Rick Husband


Charismatic Christian



Rick Husband, perhaps more than any of the other astronauts, believed his fate was with God. He saw his choice to become an astronaut not just as a big career move, but as a path he was led to by God. He would never put his job before his faith, however. " I just want to be somebody who lives the life that glorifies you. I want to be a good husband and I want to be a good father, and come what may as far as the rest of it goes," he said in a video interview with the Rev. Steve Riggle of Grace Community Church in Clear Lake, Texas.

This video was played to a tearful audience of more than 2,000 at the church on Sunday, where members gathered to pray and remember Husband and fellow astronaut Michael Anderson. At the service, the Rev. Riggle told the congregation that Husband had left a note in case he died aboard the shuttle. "Tell them about Jesus," the note said. "He means everything to me."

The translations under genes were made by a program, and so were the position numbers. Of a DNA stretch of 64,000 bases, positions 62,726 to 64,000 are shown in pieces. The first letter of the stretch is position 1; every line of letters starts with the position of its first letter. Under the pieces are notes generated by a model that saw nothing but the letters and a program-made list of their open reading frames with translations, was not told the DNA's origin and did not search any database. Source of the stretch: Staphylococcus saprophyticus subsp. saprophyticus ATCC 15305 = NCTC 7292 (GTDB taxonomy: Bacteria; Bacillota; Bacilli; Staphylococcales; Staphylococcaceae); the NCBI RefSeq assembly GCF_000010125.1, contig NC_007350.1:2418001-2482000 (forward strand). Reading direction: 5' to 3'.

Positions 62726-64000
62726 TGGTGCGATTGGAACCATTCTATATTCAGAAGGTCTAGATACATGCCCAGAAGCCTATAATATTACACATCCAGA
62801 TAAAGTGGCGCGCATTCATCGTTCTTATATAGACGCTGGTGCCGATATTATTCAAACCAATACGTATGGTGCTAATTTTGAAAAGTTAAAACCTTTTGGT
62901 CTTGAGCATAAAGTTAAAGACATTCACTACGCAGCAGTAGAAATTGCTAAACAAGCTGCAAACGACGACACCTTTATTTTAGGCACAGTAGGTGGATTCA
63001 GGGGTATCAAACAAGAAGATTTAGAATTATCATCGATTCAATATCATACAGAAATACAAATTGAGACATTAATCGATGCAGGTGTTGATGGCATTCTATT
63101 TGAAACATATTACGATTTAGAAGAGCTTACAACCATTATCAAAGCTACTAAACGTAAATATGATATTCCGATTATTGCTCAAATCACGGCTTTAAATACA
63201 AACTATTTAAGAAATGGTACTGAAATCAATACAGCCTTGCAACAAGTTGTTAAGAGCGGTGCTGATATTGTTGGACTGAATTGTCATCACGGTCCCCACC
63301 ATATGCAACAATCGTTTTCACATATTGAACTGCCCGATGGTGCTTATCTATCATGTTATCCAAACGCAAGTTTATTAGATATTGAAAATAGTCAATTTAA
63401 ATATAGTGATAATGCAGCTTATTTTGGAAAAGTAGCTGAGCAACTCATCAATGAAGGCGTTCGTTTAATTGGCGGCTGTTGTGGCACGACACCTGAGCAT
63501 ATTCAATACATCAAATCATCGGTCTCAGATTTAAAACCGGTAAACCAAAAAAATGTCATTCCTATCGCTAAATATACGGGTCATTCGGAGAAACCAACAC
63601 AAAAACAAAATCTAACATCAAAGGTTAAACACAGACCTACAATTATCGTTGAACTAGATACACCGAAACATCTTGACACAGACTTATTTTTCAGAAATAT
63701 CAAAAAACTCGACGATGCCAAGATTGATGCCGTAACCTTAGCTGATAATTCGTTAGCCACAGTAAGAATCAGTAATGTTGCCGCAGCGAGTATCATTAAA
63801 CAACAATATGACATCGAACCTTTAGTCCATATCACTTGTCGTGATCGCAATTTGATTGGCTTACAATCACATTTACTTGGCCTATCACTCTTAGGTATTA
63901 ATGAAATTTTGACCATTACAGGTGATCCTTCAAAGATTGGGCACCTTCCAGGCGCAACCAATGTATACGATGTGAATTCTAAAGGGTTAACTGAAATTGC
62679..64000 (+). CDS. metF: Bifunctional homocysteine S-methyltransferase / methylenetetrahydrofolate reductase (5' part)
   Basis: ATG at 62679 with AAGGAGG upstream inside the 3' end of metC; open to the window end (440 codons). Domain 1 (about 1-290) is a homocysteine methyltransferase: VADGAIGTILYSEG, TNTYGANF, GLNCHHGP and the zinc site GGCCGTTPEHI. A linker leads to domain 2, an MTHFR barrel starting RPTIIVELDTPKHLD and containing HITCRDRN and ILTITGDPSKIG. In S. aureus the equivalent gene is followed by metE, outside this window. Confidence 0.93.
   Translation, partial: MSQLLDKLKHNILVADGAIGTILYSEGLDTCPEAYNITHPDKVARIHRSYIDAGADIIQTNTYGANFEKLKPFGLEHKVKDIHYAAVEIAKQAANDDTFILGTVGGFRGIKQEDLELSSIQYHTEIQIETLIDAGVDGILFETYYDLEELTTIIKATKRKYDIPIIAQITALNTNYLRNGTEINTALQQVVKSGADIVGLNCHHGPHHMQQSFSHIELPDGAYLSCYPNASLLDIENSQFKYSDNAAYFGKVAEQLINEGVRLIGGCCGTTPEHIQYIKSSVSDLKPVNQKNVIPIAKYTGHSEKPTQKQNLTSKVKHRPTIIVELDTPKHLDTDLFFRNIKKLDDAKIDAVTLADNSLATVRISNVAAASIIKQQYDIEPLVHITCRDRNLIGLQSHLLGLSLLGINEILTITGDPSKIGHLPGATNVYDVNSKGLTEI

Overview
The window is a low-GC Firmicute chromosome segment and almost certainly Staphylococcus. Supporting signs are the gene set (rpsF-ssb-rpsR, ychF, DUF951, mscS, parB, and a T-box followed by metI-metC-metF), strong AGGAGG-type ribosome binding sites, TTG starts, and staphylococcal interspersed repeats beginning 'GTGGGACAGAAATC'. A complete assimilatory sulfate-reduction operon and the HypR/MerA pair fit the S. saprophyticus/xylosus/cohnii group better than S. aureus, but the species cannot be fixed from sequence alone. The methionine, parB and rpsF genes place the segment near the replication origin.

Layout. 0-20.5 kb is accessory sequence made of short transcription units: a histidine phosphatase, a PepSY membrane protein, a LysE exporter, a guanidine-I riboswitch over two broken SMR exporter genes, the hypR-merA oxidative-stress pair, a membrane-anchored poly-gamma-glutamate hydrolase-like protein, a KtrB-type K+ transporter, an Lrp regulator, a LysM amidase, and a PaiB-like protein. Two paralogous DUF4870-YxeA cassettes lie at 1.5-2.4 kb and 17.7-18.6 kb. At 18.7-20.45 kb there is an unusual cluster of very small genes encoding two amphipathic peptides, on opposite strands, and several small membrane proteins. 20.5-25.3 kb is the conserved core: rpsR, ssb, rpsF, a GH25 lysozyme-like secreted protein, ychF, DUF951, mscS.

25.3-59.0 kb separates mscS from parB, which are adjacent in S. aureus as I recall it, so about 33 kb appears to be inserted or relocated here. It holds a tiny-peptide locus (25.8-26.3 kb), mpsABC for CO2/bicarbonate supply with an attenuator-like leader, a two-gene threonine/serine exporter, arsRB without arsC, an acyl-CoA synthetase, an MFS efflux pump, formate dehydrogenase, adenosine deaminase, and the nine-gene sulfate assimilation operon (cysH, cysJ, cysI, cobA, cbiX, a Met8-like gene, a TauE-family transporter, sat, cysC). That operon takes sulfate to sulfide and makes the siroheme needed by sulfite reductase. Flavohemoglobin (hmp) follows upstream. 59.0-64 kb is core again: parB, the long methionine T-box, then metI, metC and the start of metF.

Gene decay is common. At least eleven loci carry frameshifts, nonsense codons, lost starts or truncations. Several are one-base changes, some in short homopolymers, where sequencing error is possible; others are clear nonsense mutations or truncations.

Since the disaster, Husband has been embraced as a Christian hero. "Rick Husband is probably the godliest man I've ever met," Pastor Steve O'Donohoe of Grace told Crosswalk.com. He was a model church member, singing in the choir and even offering to donate his vintage Camaro to help fund the church building effort.

Husband, according to USA Today, brought objects on board the space shuttle that were to later be delivered to a Christian children's home outside Amarillo, Texas, and to Focus on the Family and the Christian Broadasting Network. His family was very involved in the church and his wife, Evelyn, hosted a reception the night before the shuttle liftoff at Calvary Chapel, a Christian church close to the Kennedy Space Center.